# symsnapvx -sid 536 -sg SQLDB_SG -snapshot_name SQLDB_Snap_1 list -linked

Storage Group (SG) Name : SQLDB_SG


SG's Symmetrix ID : 000196700536 (Microcode Version: 5977)
-------------------------------------------------------------------------------
Sym Link Flgs
Dev Snapshot Name Gen Dev FCMD Snapshot Timestamp
----- -------------------------------- ---- ----- ---- ------------------------
000BC SQLDB_Snap_1 0 00053 ..X. Tue Mar 31 10:12:52 2015
000BD SQLDB_Snap_1 0 00054 .... Tue Mar 31 10:12:52 2015
000BE SQLDB_Snap_1 0 00055 .... Tue Mar 31 10:12:52 2015
000BF SQLDB_Snap_1 0 00056 .... Tue Mar 31 10:12:52 2015
000C0 SQLDB_Snap_1 0 00057 ..XX Tue Mar 31 10:12:52 2015
000C1 SQLDB_Snap_1 0 00058 ...X Tue Mar 31 10:12:52 2015
000C2 SQLDB_Snap_1 0 00059 ...X Tue Mar 31 10:12:52 2015
000C3 SQLDB_Snap_1 0 0005A ...X Tue Mar 31 10:12:52 2015

Flgs:
(F)ailed : F = Force Failed, X = Failed, . = No Failure
(C)opy : I = CopyInProg, C = Copied, D = Copied/Destaged, . = NoCopy Link
(M)odified : X = Modified Target Data, . = Not Modified
(D)efined : X = All Tracks Defined, . = Define in progress

8
The target storage groups contain the linked-target devices of Productions snapshots. They should be added to a masking view to make the target
devices accessible to the Mount host.

39
Restore from a snap
This command shows how to restore a storage group from a point-in-time snap. Once the restore operation completes, the restore
session can be terminated while keeping the original point-in-time snap for subsequent use.
# symsnapvx -sid 536 -sg SQLDB_SG -snapshot_name SQLDB_Snap_1 terminate restored
# symsnapvx -sid 536 -sg SQLDB_SG -snapshot_name SQLDB_Snap_1 verify summary
# symsnapvx -sid 536 -sg SQLDB_SG -snapshot_name SQLDB_Snap_1 terminate -restored

APPENDIX IV SOLUTIONS ENABLER CLI COMMANDS FOR SRDF MANAGEMENT


Listing local and remote VMAX SRDF adapters
This command shows how to list existing SRDF directors, available ports and dynamic SRDF groups. The command listed below
should be run on both local and remote VMAX arrays to get the full listing needed for subsequent commands.
# symcfg -sid 536 list -ra all
Symmetrix ID: 000196700536 (Local)
S Y M M E T R I X R D F D I R E C T O R S
Remote Local Remote Status
Ident Port SymmID RA Grp RA Grp Dir Port
----- ---- ------------ -------- -------- ---------------
RF-1H 10 000196700536 1 (00) 1 (00) Online Online
RF-2H 10 000196700536 1 (00) 1 (00) Online Online

# symcfg -sid 535 list -ra all


Symmetrix ID: 000196700536 (Local)
S Y M M E T R I X R D F D I R E C T O R S
Remote Local Remote Status
Ident Port SymmID RA Grp RA Grp Dir Port
----- ---- ------------ -------- -------- ---------------
RF-1E 7 000196700535 1 (00) 1 (00) Online Online
RF-2E 7 000196700535 1 (00) 1 (00) Online Online

Creating dynamic SRDF groups


This command shows how to create a dynamic SRDF group. Based on the output generated from the prior command, a new dynamic
SRDF group can be created with proper director ports and group numbers.
# symrdf addgrp -label SQLDB -rdfg 20 -sid 536 -dir 1H:10 -remote_sid 535 -remote_dir 1E:7 -remote_rdfg 20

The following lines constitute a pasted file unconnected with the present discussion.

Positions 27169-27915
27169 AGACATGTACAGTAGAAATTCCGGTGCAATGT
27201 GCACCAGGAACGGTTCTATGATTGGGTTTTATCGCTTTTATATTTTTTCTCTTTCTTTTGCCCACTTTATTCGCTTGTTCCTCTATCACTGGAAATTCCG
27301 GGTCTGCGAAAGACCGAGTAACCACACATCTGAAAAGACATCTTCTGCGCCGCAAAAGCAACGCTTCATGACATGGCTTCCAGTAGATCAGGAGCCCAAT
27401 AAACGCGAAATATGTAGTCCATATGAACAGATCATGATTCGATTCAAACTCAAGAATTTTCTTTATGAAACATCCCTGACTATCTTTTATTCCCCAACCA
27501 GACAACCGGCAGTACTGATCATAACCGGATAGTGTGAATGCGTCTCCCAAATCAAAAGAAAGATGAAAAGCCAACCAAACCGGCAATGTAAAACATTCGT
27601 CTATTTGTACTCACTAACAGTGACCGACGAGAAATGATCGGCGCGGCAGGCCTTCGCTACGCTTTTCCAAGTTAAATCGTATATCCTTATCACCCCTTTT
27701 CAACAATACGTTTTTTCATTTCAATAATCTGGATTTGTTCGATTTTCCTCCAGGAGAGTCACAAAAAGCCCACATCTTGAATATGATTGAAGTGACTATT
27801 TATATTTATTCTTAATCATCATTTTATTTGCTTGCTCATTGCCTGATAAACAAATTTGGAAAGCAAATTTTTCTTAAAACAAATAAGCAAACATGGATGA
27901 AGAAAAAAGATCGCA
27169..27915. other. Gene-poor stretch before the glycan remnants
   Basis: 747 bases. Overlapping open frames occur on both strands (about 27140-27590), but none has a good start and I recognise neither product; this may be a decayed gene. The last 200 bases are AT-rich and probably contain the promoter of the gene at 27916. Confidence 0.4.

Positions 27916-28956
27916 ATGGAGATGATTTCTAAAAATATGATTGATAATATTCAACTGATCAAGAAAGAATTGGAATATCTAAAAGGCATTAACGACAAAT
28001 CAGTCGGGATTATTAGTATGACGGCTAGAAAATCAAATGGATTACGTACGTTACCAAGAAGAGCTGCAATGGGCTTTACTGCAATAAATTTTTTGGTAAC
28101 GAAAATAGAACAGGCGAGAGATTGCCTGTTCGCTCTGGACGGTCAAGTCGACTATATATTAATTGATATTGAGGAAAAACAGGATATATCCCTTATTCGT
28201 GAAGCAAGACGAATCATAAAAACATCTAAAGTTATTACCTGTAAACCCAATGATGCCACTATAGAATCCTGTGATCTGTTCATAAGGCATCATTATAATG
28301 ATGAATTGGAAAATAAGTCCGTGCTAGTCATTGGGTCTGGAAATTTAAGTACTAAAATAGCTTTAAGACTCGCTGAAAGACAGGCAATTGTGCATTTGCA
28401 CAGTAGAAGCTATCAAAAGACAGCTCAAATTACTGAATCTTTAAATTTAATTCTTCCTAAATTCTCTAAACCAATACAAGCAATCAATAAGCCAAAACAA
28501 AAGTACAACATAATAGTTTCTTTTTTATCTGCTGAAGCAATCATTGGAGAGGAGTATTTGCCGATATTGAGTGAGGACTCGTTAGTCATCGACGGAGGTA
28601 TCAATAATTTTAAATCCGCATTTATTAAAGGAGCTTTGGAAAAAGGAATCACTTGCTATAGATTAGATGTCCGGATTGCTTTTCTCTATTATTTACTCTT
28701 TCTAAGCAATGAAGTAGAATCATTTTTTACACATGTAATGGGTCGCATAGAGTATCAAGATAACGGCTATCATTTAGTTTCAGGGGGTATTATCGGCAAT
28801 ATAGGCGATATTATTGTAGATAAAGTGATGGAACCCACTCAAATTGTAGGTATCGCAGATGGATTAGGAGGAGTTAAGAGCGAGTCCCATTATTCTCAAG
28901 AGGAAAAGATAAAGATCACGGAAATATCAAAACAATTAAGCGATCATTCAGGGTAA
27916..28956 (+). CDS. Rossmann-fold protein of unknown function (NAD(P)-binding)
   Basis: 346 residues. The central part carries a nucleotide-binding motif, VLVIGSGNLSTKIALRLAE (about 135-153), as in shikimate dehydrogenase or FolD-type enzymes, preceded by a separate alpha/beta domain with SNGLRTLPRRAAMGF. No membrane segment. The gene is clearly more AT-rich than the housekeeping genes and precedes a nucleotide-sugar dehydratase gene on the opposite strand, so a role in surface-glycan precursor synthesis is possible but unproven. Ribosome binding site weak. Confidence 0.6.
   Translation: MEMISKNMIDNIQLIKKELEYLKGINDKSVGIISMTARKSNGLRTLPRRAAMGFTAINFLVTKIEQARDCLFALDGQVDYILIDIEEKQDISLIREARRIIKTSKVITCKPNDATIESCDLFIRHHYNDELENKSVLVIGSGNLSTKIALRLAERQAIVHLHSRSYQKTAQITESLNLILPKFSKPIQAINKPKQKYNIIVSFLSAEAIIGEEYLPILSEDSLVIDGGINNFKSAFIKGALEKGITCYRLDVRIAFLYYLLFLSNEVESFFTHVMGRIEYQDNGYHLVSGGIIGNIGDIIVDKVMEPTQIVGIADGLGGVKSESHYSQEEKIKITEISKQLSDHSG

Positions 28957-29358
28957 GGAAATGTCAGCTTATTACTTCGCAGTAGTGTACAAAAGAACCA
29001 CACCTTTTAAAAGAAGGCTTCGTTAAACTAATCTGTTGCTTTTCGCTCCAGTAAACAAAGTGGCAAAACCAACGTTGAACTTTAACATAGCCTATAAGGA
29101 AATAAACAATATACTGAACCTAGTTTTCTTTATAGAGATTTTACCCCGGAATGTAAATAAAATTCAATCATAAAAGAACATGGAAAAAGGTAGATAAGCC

Execute a Dynamic RDF Addgrp operation for group
'SQLDB_1' on Symm: 000196700536 (y/[n]) ? y
Successfully Added Dynamic RDF Group 'SQLDB_1' for Symm: 000196700536

Creating SRDF device pairs for a storage group


This command shows how to create SRDF device pairs between local and remote VMAX arrays, identify R1 and R2 devices, and start
syncing the tracks from R1 to R2 between those for remote protection.
# symrdf -sid 536 -sg SQLDB_SG -rdfg 20 createpair -type R1 -remote_sg SQLDB_R2 -establish
Execute an RDF 'Create Pair' operation for storage
group 'SQLDB_SG' (y/[n]) ? y

An RDF 'Create Pair' operation execution is


in progress for storage group 'SQLDB_SG'. Please wait...

Create RDF Pair in (0536,020)....................................Started.


Create RDF Pair in (0536,020)....................................Done.
Mark target device(s) in (0536,020) for full copy from source....Started.
Devices: 00BC-00C3 in (0536,020).................................Marked.
Mark target device(s) in (0536,020) for full copy from source....Done.
Merge track tables between source and target in (0536,020).......Started.
Devices: 00BC-00C3 in (0536,020).................................Merged.
Merge track tables between source and target in (0536,020).......Done.
Resume RDF link(s) for device(s) in (0536,020)...................Started.
Resume RDF link(s) for device(s) in (0536,020)...................Done.

The RDF 'Create Pair' operation successfully executed for


storage group 'SQLDB_SG'.

40
Listing the status of SRDF groups
This command shows how to get information about the existing SRDF group.
# symrdf -sid 536 list -rdfg 20
Symmetrix ID: 000196700536

Local Device View


---------------------------------------------------------------------------
STATUS MODES RDF S T A T E S
Sym Sym RDF --------- ----- R1 Inv R2 Inv ----------------------
Dev RDev Typ:G SA RA LNK MDATE Tracks Tracks Dev RDev Pair
----- ----- -------- --------- ----- ------- ------- --- ---- -------------
000BC 00068 R1:20 RW RW NR S..1. 0 3058067 RW RW Split
000BD 00069 R1:20 RW RW NR S..1. 0 3058068 RW RW Split

Total ------- -------


Track(s) 0 13141430
MB(s) 0 1642679
Legend for MODES:
M(ode of Operation) : A = Async, S = Sync, E = Semi-sync, C = Adaptive Copy
: M = Mixed
D(omino) : X = Enabled, . = Disabled
A(daptive Copy) : D = Disk Mode, W = WP Mode, . = ACp off
(Mirror) T(ype) : 1 = R1, 2 = R2
(Consistency) E(xempt): X = Enabled, . = Disabled, M = Mixed, - = N/A

Restoring SRDF groups


This command shows how to restore an SRDF group from R2 to R1.
# symrdf -sid 536 -sg SQLDB_R2 -rdfg 20 restore
Execute an RDF 'Incremental Restore' operation for storage
group 'SQLDB_R2' (y/[n]) ? y

An RDF 'Incremental Restore' operation execution is


in progress for storage group 'SQLDB_R2'. Please wait...